The long-running investigation into the collapse of Dewey & LeBoeuf shifted up a notch today with the announcement that three top executives and a client relations manager at the now defunct firm have been charged with fraud.
Former chairman Steven Davis, former executive director Stephen DiCarmine, former chief financial officer Joel Sanders and client relations manager Zachary Warren are alleged to have ‘defrauded and stolen’ from the firm’s lenders, investors and others.
The charges were unveiled at a press conference held this afternoon (6 March) at 11am New York time, 4pm UK time, by the New York Federal Bureau of Investigation and the Manhattan District Attorney (DA).
The announcement follows a two-year investigation by the Manhattan DA’s major economic crimes bureau, kickstarted on the request of a group of Dewey partners into alleged financial irregularities at the firm.
Davis, DiCarmine and Sanders are charged with grand larceny in the first degree, ‘scheme to defraud’ in the first degree, Martin Act securities fraud, falsifying business records in the first degree and conspiracy in the fifth degree. Warren is charged with two indictments of ‘scheme to defraud’ in the first degree, falsifying business records in the first degree and conspiracy in the fifth degree.
These are the first criminal charges since Dewey gained the ignominious title of the largest law firm failure in history after filing for Chapter 11 bankruptcy in 2012, following the ill-fated 2007 merger between Dewey Ballantine and LeBoeuf, Lamb, Greene & MacRae.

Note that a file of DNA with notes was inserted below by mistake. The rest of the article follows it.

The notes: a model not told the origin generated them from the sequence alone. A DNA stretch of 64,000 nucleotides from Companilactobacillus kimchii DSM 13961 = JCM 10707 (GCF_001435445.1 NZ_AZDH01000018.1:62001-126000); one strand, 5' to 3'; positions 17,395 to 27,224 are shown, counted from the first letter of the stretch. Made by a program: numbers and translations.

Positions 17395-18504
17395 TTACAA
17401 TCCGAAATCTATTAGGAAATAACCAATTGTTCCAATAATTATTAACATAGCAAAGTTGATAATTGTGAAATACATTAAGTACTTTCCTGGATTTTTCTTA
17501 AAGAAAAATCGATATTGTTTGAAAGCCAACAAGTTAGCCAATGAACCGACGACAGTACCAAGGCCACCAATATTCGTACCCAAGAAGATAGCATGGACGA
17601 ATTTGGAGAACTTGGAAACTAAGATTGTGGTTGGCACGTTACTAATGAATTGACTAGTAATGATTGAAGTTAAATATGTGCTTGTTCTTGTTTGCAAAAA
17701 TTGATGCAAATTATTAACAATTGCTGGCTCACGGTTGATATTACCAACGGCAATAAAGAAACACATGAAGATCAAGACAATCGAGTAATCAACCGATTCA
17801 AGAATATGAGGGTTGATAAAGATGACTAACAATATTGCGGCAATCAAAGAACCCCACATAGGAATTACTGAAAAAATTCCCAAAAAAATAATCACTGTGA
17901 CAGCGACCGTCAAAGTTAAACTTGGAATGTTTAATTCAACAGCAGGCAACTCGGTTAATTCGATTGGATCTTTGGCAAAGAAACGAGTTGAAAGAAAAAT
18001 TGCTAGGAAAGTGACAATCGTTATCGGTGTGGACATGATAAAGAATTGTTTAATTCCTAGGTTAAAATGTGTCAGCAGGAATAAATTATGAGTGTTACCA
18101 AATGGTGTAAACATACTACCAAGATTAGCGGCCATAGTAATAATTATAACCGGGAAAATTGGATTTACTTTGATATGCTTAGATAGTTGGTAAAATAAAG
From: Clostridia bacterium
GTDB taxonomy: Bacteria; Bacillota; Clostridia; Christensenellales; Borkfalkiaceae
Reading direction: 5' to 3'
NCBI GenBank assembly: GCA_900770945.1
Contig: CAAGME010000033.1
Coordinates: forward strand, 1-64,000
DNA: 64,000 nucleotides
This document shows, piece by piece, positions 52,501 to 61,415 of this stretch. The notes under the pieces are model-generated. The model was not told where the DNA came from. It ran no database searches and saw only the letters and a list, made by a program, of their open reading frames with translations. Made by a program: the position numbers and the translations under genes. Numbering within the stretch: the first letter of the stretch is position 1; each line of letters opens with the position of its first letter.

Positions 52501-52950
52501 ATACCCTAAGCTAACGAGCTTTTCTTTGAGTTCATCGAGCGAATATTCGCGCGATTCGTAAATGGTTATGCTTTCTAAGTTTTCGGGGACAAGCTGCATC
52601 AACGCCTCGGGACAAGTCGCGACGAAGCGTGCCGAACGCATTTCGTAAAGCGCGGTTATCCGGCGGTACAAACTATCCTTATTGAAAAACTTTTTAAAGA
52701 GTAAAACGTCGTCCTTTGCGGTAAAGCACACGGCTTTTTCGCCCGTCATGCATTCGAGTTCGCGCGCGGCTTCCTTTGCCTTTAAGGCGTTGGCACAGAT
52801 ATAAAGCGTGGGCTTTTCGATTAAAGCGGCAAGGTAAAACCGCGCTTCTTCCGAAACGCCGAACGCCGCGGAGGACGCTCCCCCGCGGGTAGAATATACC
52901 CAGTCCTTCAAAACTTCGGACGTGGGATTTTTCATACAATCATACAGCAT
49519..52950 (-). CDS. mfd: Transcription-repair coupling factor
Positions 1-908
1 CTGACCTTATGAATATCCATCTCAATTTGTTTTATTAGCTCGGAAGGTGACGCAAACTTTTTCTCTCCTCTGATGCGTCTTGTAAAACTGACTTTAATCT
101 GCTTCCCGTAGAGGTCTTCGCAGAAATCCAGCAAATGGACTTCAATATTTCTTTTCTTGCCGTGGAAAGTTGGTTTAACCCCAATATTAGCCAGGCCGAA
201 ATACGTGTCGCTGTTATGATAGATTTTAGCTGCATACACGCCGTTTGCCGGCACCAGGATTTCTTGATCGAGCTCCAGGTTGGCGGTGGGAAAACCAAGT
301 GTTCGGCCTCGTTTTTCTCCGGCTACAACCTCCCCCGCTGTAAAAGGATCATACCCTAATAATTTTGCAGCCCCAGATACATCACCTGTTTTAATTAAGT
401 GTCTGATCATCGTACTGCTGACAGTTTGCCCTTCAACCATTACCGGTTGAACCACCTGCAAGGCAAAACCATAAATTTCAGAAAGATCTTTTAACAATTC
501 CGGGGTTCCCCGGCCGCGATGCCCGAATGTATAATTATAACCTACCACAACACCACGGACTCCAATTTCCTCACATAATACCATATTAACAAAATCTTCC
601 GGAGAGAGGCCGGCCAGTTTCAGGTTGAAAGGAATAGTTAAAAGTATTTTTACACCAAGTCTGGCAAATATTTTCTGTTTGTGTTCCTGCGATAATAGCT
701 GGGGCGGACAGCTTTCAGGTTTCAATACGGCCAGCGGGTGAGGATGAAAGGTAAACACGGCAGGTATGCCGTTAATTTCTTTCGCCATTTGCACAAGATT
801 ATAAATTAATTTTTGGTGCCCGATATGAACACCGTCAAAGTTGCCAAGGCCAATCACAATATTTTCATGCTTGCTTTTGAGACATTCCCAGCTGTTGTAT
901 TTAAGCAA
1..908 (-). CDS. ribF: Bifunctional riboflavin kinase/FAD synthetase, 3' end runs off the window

In a strongly worded announcement today, District Attorney Cyrus Vance said: ‘Fraud is not an acceptable accounting practice. The defendants are accused of concocting and overseeing a massive effort to cook the books at Dewey & LeBoeuf. Their wrongdoing contributed to the collapse of a prestigious international law firm, which forced thousands of people out of jobs and left creditors holding the bag on hundreds of millions of dollars owed to them.’
The announcement of the criminal prosecution comes as it also emerged that The Securities and Exchange Commission (SEC) has filed a civil suit regarding alleged misrepresentations in the firm’s 2010 issue of $150m in bonds to refinance some of its bank debt.
SEC Division of Enforcement director Andrew Ceresney said today: ‘Investors were led to believe they were purchasing bonds issued by a prestigious law firm that had weathered the financial crisis and was poised for growth. Dewey & LeBoeuf’s senior-most finance personnel used a grab bag of accounting gimmicks to create that illusion, and top executives green-lighted the decision to sell $150m in bonds to investors as a desperate grasp for cash on the basis of blatantly falsified financial results.’
The prosecutions follow the separate announcement in April 2013 that Davis had offered to pay over half a million dollars to settle civil claims against him following the firm’s collapse last year.
Davis agreed to pay $511,145 in the form of a promissory note to the firm’s liquidation trust.
The firm’s insurance company, XL Speciality Insurance, which held the firm’s management liability policy, agreed to pay $19m in the proposed settlement.
In these latest charges all four defendants have pleaded not guilty.